The subjunctive is a grammatical mood, a feature of the utterance that indicates the speaker's attitude toward it. Subjunctive forms of verbs are typically used to express various states of unreality such as: wish, emotion, possibility, judgement, opinion, obligation, or action that has not yet occurred; the precise situations in which they are used vary from language to language. The subjunctive is one of the irrealis moods, which refer to what is not necessarily real. It is often contrasted with the indicative, a realis mood which is used principally to indicate that something is a statement of fact.

Subjunctives occur most often, although not exclusively, in subordinate clauses, particularly that-clauses. Examples of the subjunctive in English are found in the sentences "I suggest that you be careful" and "It is important that she stay by your side."

The subjunctive mood in English is a clause type used in some contexts which describe non-actual possibilities, e.g. "It's crucial that you be here" and "It's crucial that he arrive early." In English, the subjunctive is syntactic rather than inflectional, since there is no specifically subjunctive verb form. Rather, subjunctive clauses recruit the bare form of the verb which is also used in a variety of other constructions.

  ...   ... More information

Present subjunctive

I
let 
you
let 
he/she/it
let 
we
let 
you
let 
they
let 

Past subjunctive

I
let 
you
let 
he/she/it
let 
we
let 
you
let 
they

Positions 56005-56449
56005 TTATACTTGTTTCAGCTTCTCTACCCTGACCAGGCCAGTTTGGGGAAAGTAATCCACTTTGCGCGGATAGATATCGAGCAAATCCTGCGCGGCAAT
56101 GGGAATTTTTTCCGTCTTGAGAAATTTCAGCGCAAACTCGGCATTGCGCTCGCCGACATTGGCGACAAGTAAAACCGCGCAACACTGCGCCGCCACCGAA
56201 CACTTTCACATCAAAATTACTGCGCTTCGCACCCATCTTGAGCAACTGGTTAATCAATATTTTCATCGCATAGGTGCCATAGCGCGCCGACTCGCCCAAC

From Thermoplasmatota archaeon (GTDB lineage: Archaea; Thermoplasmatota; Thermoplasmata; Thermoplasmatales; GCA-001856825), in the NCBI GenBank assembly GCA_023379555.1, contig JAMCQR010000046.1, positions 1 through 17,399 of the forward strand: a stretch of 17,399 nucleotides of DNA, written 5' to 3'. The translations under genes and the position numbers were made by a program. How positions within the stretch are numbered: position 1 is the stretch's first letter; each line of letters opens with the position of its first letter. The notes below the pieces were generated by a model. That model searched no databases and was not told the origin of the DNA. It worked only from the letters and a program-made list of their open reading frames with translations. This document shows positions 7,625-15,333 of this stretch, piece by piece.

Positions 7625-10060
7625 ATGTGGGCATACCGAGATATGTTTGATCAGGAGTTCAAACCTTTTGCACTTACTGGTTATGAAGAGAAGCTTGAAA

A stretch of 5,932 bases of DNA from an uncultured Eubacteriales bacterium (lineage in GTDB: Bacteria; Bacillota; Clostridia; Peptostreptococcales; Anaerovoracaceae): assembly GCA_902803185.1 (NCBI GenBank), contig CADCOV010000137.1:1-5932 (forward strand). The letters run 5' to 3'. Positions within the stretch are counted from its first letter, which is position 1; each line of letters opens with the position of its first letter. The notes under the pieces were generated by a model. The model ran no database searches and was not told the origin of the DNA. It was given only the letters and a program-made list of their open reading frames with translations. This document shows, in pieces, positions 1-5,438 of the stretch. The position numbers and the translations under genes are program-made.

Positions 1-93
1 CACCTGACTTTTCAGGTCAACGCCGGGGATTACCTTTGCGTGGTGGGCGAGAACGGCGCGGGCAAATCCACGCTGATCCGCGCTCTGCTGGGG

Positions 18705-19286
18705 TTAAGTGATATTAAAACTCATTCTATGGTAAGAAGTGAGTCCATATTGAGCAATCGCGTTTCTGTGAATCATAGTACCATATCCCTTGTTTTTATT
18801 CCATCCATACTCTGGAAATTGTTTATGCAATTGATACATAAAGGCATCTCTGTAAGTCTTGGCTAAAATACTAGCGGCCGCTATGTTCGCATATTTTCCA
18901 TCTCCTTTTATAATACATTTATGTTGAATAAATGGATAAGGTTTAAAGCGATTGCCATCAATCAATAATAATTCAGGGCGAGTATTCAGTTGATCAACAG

let 

Past perfect subjunctive

I
had let 
you
had let 
he/she/it
had let 
we
had let 
you
had let 
they
had let 

Imperativ of the irregular verb [let]

The imperative mood is a grammatical mood that forms a command or request.

An example of a verb used in the imperative mood is the English phrase "Go." Such imperatives imply a second-person subject (you), but some other languages also have first- and third-person imperatives, with the meaning of "let's (do something)" or "let them (do something)" (the forms may alternatively be called cohortative and jussive).

  ...   ... More information

Imperativ

I
let 
you
Let´s let 
he/she/it
let 
we
 
you
 
they
 

Participle of the irregular verb [let]

In linguistics, a participle (ptcp) is a form of nonfinite verb that comprises perfective or continuative grammatical aspects in numerous tenses. A participle also may function as an adjective or an adverb. For example, in "boiled potato", boiled is the past participle of the verb boil, adjectivally modifying the noun potato; in "ran us ragged," ragged is the past participle of the verb rag, adverbially qualifying the verb ran.

  ...   ... More information

Present participle

I
letting 
you
 
he/she/it
 
we
 
you
 
they
 

Past participle

I
let 
you
 
he/she/it
 
we
 
you
 
they
 

Phrasal verbs of the irregular verb [let]

let down

let in

let off

let on

let out

let up













Irregular verbs